Hallmark, Polk Hope New Car Card Drives Customer Loyalty

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Hallmark, which has a greeting card for almost any occasion, now produces cards to congratulate car buyers and attract prospective buyers into dealer showrooms.


Dealerships seeking increased customer loyalty can participate in a joint program from Hallmark and the Polk Co. launched earlier this month to build showroom traffic by helping dealers target potential buyers with an effective and memorable message. By starting early in the new year, the program is intended to boost sales during the typically slow post-holiday period.


Hallmark's Business Expressions Unit, Kansas City, MO, will produce two special greeting cards -- one aimed at retaining current owners and the other at attracting new customers. Hallmark can personalize a greeting on the cards upon request or allow the dealer to provide his own message.


The retention card features a man sitting at his desk staring at a new car and trumpets a fictitious "National Think About Buying a Car Week'' while the new customer card features a group of auto salespeople on the cover who are willing to do "anything to have you stop in for a preview of the new 1998 models.''


The cards are sent to current car owners and prospects gleaned from two types of targeted lists generated by Polk, the Southfield, MI-based information and database marketing company that has kept auto records in the United States since 1922.


Polk's joint effort with Hallmark is an extension of its Automotive Loyalty Excelerators program, a product line of loyalty profiles for dealers and manufacturers. Polk also sells regionalized lists directly to dealers.


"Most dealerships get our market area reports, so they know the Polk name,'' said Karen Piurkowski, managing director of Polk's consumer loyalty group, adding that the company has been providing consumer information to dealers for 50 years.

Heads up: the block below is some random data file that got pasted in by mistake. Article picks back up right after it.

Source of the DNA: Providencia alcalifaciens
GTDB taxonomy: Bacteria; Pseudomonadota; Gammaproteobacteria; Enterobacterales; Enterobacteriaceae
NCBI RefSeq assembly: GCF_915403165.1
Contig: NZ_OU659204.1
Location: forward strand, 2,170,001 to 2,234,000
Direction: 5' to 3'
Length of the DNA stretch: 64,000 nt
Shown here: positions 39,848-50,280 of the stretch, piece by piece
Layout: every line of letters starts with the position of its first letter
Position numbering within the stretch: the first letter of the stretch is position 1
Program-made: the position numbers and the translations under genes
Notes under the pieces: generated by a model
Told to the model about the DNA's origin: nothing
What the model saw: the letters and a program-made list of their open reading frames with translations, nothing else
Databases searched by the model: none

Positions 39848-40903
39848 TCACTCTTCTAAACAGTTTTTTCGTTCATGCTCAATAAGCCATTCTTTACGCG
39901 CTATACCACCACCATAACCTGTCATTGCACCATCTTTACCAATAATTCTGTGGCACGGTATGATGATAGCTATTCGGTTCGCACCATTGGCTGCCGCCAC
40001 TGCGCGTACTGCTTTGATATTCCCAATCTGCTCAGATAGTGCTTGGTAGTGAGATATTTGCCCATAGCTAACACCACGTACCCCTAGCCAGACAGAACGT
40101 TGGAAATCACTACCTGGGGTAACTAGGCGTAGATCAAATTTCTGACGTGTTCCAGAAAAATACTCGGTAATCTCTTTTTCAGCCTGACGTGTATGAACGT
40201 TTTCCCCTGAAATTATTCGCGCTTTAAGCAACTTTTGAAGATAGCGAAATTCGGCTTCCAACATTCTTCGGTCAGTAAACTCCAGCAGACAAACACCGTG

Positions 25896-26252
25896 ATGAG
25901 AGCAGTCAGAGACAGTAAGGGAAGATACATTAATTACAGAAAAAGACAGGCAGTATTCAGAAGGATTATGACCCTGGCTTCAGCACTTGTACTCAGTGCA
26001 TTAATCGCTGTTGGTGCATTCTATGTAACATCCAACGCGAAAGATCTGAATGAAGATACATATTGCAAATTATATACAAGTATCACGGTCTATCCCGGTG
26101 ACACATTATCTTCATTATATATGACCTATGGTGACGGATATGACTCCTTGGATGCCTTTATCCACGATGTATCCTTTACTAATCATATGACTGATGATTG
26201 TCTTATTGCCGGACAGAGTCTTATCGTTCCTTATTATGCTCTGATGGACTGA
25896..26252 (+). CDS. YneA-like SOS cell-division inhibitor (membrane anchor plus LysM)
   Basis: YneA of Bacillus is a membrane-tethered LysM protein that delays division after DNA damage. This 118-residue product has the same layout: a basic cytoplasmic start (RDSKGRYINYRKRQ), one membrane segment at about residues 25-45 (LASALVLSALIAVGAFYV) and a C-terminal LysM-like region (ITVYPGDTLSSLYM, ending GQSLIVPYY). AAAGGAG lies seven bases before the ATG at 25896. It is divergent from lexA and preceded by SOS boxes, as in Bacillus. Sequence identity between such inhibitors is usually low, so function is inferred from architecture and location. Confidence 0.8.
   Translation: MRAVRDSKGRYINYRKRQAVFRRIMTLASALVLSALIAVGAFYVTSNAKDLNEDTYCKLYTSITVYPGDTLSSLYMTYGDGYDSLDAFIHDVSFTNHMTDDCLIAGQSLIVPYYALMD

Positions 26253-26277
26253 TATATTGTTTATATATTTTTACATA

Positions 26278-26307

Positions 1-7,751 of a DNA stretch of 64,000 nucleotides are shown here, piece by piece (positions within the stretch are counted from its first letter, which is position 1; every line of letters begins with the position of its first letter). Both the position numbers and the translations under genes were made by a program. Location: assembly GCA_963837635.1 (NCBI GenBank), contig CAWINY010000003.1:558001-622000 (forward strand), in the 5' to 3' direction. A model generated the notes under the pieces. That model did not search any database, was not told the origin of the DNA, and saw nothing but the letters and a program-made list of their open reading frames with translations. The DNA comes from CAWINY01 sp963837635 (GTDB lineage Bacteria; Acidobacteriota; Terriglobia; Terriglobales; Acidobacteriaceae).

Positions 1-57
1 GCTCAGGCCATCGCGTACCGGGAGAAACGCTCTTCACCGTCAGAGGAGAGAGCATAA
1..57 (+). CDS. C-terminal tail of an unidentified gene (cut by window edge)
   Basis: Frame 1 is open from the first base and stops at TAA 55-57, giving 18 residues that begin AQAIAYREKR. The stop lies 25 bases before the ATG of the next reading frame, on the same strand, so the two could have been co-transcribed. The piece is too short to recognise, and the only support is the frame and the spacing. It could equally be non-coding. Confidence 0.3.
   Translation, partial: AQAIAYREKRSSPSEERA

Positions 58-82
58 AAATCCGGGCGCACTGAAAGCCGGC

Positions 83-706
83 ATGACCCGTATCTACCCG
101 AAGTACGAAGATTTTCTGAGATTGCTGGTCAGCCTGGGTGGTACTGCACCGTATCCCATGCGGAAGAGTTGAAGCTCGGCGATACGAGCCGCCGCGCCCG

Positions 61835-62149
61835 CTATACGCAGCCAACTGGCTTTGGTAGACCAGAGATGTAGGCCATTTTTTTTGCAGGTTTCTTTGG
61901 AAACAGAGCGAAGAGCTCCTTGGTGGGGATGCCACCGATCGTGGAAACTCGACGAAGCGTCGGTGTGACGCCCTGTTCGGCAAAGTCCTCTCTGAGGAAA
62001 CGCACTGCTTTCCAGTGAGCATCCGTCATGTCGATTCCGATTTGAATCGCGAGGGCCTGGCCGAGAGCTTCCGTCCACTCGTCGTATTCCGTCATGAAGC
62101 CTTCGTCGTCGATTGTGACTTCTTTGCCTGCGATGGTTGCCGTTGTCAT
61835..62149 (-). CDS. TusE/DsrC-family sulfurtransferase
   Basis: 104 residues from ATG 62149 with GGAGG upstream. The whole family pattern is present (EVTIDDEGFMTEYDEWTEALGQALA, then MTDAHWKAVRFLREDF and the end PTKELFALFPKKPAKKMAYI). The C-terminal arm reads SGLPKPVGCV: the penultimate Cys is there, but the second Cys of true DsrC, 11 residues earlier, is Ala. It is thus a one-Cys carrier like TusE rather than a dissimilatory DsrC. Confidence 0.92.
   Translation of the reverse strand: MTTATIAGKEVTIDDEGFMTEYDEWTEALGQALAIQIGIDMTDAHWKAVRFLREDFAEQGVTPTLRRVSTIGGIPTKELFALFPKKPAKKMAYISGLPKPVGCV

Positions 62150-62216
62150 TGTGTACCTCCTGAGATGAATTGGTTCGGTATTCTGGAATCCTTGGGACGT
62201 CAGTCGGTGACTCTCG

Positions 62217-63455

"We can pull very specific data -- for instance, the loyalty of Lexus owners from a certain model year,'' Piurkowski said. "That's our role to help them more effectively target their customer.''


Mailings have been sent to a random sampling of 2,000 dealerships nationwide. Dealers who have learned of the program by other means have contacted Polk about joining, said Jim Miller, director of public relations. Dealers also can join by calling 800/634-2714.


Drawing from a database that covers 90 million households and almost all new car owners, Polk uses a pair of utilities -- Focal Points and the Automotive Purchase Predictor -- to provide dealers lists of customers or prospects that are more likely to be in the market for a new vehicle and more likely to be loyal once they purchase from the dealership.


Focal Points clusters consumers into 20 categories based on their past auto loyalty. Automatics, for example, will always stick with the same manufacturer, lane changers stay with the same manufacturer but switch models while valets prefer to lease.


The Automotive Purchase Predictor then weights various household characteristics to come up with a rating 1 to 100 of how likely they are to buy a new car in the next three to six months.


While Polk has been keeping track of the auto industry for more than 75 years, retail giant Hallmark is a new player in the business-to-business segment. Hallmark Business Expressions is a 3-year-old division that provides customized cards and fulfillment programs designed to help companies strengthen business relationships and customer loyalty.


"It's one of the fastest growing new enterprises we have,'' said Jeff Olsen, manager of business development at Hallmark Business Expressions. "People want high quality, branded meaningful communication in their business.''


Hallmark has generated awareness for the division through a campaign that includes selected mailings to major industries, a catalog and Web site (www.hbe.hallmark.com). The mail pieces for the campaign were actual Hallmark greeting cards and have elicited reaction similar to that of receiving a card for a special occasion.


"We get a phenomenal opening rate over other pieces of mail,'' Olsen said. "There's no big offer there. It's the card that gets them to open it. Greeting cards often get kept and looked at multiple times. Instead of mailing five times, you mail once and [the recipient will] look at it five times.''

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